MANILA, Philippines — A volcano southeast of the Philippine capital spewed ash and steam about a kilometer (half a mile) into the sky on Sunday, scattering ash on nearby villages and alarming residents, officials said.
The Philippine Institute of Volcanology and Seismology raised the alert level at Mount Bulusan in Sorsogon province following the 17-minute blast but added there was no sign of an impending major eruption.
There were no reports of injuries, officials said. Fourteen people with four guides were hiking on a trail on the 1,565-meter (5,134-foot) volcano when it erupted close to noontime but everyone reached a nearby town safely, they said.
Villager Rica Tomale was hanging her laundry when ashfall rained down on her coastal town of Juban near Bulusan, shrouding the sky in darkness. Two motorcycles slipped on the ash-covered road but the drivers were unhurt, she said.
“I got scared and ran back to the house, where we hurriedly put on our face masks,” Tomale, a mother of two, told The Associated Press by telephone, adding she was surprised by the ashfall because she did not hear the volcano explode.
One of the country’s most active volcanoes, Bulusan has been showing signs of unrest with on-and-off ash and steam explosions in recent years.
“It is currently in an abnormal condition,” the government volcanology institute said, and asked people to stay away from a 4-kilometer (2.4-mile) permanent danger zone around the volcano.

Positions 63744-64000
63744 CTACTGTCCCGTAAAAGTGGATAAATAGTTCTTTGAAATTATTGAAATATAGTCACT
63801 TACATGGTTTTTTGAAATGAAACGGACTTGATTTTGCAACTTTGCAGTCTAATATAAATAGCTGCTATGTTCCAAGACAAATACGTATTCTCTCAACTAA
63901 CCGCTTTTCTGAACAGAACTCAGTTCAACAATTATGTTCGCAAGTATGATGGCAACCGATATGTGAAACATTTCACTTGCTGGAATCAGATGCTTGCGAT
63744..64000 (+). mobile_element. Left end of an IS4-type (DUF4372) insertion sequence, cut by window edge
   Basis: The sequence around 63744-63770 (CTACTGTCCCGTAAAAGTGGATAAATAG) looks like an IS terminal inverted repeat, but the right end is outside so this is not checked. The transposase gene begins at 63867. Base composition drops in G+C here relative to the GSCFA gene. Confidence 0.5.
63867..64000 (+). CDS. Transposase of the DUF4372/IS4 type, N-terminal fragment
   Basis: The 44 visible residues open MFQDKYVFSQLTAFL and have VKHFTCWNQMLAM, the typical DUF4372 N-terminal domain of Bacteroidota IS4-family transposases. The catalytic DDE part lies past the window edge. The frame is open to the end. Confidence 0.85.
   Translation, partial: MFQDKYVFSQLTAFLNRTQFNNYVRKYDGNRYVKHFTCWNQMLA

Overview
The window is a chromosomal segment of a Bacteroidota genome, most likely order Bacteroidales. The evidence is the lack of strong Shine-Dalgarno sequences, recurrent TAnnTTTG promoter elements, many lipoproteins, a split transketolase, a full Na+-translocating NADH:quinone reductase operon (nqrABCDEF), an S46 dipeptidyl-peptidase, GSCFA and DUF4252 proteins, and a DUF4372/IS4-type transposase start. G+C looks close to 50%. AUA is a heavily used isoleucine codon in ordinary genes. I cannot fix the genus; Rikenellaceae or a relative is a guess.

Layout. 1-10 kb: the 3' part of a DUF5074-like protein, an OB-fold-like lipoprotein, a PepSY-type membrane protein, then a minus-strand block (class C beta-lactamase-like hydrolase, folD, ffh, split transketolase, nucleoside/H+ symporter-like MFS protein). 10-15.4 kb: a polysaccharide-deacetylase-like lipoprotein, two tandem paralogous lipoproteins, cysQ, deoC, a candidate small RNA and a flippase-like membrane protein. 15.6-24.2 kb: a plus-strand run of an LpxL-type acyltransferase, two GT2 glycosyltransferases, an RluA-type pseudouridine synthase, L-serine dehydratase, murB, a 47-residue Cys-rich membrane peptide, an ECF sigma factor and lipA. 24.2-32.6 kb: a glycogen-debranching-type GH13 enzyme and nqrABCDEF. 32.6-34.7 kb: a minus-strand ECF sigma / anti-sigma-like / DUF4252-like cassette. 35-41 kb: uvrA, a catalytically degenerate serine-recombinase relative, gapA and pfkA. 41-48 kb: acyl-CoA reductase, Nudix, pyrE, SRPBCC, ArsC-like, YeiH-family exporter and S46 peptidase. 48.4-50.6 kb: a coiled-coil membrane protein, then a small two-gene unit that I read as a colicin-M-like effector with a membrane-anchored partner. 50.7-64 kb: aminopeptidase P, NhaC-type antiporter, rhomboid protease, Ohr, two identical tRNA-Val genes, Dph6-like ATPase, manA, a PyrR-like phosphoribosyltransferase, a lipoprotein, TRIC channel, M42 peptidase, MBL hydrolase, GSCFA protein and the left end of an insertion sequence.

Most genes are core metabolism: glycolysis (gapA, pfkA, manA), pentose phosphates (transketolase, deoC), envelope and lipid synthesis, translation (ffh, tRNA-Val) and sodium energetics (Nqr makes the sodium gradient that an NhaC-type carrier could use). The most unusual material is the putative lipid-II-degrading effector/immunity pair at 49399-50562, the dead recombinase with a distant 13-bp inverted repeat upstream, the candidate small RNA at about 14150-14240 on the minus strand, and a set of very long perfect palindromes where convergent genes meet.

Ashfall hit at least seven villages in and near Juban at the foot of Bulusan where people were asked to stay indoors and wear masks. Motorists were advised to drive cautiously.
Officials said they were assessing whether to evacuate residents, especially pregnant women, the elderly and children.
Outside the permanent danger zone, the institute warned people including those living on the vulnerable southeastern side of the volcano to stay alert due to the increased possibilities of sudden eruptions and mudflows amid the rainy season. Aircraft were advised not fly close to the volcano, which is about 600 kilometers (373 miles) southeast of Manila.
The Philippine archipelago, which has about two dozen active volcanoes, lies on the Pacific Ocean’s “Ring of Fire,” where volcanic activity and earthquakes are common.
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